Many foundations, nonprofits, galleries and individuals are working today to promote the future of emerging artists in West Africa. Leaders in politics and business are working to cultivate interest in this field, and many citizens, such as Tunde Folawiyo, are very interested in bringing native artists to a worldwide audience. Online articles from Tunde Folawiyo have more information on his work in the arts, business and elsewhere.

Abdoulaye Konaté: one of Africa’s finest artists

Art enthusiasts such as Tunde Folawiyo will be familiar with the work of African artist, Abdoulaye Konaté. Born in DIré, Mali in 1953, Konaté studied painting in Mali’s capital, Bamako, followed by seven years’ study in Havana, Cuba. He later combined his talent for painting with installation work, composing powerful commentaries on environmental and political affairs. Abdoulaye Konaté’s work is popular the world over with African art collectors such as Tunde Folawiyo (the Tunde Folawiyo information page provides further reading on this African philanthropist and businessman).

When canvas and paint were unavailable to him, Konaté began working with Malian cloth. The large scale of his pieces mean that not only does Konaté support his local economy by using textiles manufactured in Mali, but he continues a long West African tradition of using textiles to communicate and commemorate. Konaté’s work is a social commentary fusing current day politics with traditional craftsmanship. Though his work explores weighty topics affecting Africa today, the overriding message in his art work is one of hope.

This award winning artist has returned to Mali, and lives and works in his home city of Bamako once more. In 1993, Konaté was appointed Director of Bamako’s Palais de la Culture, and is now the Director of the Conservatoire for Arts and Media in Bamako.

Konaté has covered many grave topics in his work, including the effect of AIDS in Africa, both to individuals and society as a whole. 75,000,000 people in Africa have contracted the illness, and more than 1,000,000 children and adults die from AIDS/HIV every year. The virus has had a devastating effect on Africa’s population. As an African artist and social commentator, it is easy to understand why Konaté feels compelled to examine the subject.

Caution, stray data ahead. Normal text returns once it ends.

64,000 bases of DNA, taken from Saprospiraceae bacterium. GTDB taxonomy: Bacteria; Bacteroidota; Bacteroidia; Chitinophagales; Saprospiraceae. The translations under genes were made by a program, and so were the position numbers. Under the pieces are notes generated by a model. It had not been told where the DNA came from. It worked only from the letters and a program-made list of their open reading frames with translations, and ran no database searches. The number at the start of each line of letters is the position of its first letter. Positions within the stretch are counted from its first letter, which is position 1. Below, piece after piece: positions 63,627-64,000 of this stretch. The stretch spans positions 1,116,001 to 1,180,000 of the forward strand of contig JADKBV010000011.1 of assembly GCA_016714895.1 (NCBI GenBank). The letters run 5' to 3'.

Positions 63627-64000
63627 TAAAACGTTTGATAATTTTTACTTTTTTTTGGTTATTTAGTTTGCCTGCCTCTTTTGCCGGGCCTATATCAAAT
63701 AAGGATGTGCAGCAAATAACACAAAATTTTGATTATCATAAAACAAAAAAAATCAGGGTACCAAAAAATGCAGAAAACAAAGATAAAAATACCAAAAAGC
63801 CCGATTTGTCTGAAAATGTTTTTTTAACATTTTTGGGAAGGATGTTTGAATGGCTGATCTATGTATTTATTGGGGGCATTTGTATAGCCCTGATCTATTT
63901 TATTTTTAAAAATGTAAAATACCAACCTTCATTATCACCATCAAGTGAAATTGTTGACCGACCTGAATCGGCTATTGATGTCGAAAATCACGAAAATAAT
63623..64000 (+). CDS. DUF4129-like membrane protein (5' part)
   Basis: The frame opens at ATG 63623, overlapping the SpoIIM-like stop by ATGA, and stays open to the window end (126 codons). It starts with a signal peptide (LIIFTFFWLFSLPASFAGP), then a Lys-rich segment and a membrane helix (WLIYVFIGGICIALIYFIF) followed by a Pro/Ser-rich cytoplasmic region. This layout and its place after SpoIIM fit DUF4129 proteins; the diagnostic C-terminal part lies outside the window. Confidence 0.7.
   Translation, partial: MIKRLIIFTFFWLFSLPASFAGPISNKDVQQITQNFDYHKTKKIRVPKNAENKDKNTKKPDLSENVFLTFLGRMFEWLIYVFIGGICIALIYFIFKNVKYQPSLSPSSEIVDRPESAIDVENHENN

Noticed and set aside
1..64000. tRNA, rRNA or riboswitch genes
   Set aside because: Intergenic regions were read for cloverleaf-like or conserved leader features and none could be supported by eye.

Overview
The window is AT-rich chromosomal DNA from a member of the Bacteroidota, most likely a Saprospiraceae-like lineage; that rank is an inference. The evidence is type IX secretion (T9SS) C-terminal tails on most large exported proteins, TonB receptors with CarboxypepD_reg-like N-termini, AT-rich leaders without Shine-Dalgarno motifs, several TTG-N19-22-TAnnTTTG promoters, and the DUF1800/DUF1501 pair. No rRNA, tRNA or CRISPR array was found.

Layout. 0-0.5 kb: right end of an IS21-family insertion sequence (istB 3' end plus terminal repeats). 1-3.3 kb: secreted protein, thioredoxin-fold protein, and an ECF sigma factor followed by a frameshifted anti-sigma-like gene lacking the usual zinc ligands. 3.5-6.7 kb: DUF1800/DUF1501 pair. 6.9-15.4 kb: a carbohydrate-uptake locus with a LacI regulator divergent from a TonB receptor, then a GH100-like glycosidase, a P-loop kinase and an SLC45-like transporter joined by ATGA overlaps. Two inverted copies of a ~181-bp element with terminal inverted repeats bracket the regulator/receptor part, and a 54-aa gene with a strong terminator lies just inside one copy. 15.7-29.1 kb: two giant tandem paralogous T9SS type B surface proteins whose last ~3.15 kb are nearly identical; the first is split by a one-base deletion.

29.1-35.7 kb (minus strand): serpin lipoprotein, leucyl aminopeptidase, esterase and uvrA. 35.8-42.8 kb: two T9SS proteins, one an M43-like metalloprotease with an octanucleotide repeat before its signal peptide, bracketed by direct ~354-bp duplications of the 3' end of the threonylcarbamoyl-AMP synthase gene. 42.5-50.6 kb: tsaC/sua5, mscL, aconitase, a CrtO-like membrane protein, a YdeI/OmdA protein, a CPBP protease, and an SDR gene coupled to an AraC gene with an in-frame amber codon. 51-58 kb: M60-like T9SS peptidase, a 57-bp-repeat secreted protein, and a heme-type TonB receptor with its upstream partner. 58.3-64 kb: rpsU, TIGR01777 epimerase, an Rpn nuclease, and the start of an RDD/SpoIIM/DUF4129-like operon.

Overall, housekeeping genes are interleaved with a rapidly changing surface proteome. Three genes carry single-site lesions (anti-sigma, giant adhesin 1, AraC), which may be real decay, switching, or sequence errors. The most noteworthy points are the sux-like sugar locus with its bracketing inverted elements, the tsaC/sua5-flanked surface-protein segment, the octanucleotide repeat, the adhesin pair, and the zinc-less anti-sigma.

Tunde FolawiyoAnother plight close to Konaté’s heart is the desertification of The Sahel in West Africa. The dry lands are inhabited by a staggering 25% of the world’s population who depend upon the area for their livelihood. The vegetated areas are rich in species such as gazelles and desert partridges. Where the area is rich in vegetation, little soil erosion occurs. However, where deforestation and decimation of the vegetation has occurred, soil is quickly eroded by desert winds, meaning that The Sahel is rapidly shrinking. With so many people reliant on the area for food, not to mention the catastrophic effect losing The Sahel would have on the ecosystem of Africa as a whole, it is easy to understand why Konaté is so passionate about saving it.

The Striking Contemporary Art of West Africa

Tunde Folawiyo In West Africa today, artists in many mediums are putting out bold and provocative work, and receiving attention, awards and accolades worldwide. Support and promotion comes from collectors and investor’s native to or working in West Africa, including Tunde Folawiyo, and other ardent collectors of African art. For more information on this collector, discover Tunde Folawiyo’s creative projects and interests online.

Abdoulaye Konaté, praised as one of the top fifty African artists in any medium by the Independent, was born in Mali in 1953, and lives and works there today. His studies took place in Bamako (where he now serves as the director of an arts conservatory) as well as a period spent in Havana, Cuba. His work, which merges the field of painting with elements of installation art, tends toward social and political commentary, with a focus on the way that pressing issues from ecology to economy and political strife affect people’s everyday life. He works in paints and canvas, with larger works often being made in textile. Konaté’s piece Pouvoir et Religion, a large work in textile, recently appeared in the show “We Face Forward,” along with other visual art and music from West Africa, in Manchester.

Nigerian artist Dilomprizulike, known as ‘The Junkman from Africa’ creates sculptures and large installations made from found objects. He was a student at the University of Nigeria, and holds an MFA from the University of Dundee, in Scotland. His largest and most famous work is a full museum created out of refuse, which also serves as his dwelling, originally installed in his current home in Lagos but replicated for museum displays elsewhere. Some consider his life in this collected museum to be a work of performance art. He also creates installations in locations worldwide using refuse particular to the region. Many see his work as a reflection of contemporary consumerism, or statements on social situations in his homelands. His works was shown in London at the Africa Remix exhibition, and he is considered preeminent among sculptures and mixed media artists working in Africa today.

The world’s interest in West African artwork is growing, particularly due to the strong, original work artists like these are producing, and increased awareness due to exhibitions focused on bringing attention to West African work, and these trends are expected to continue, with much strong work still to come.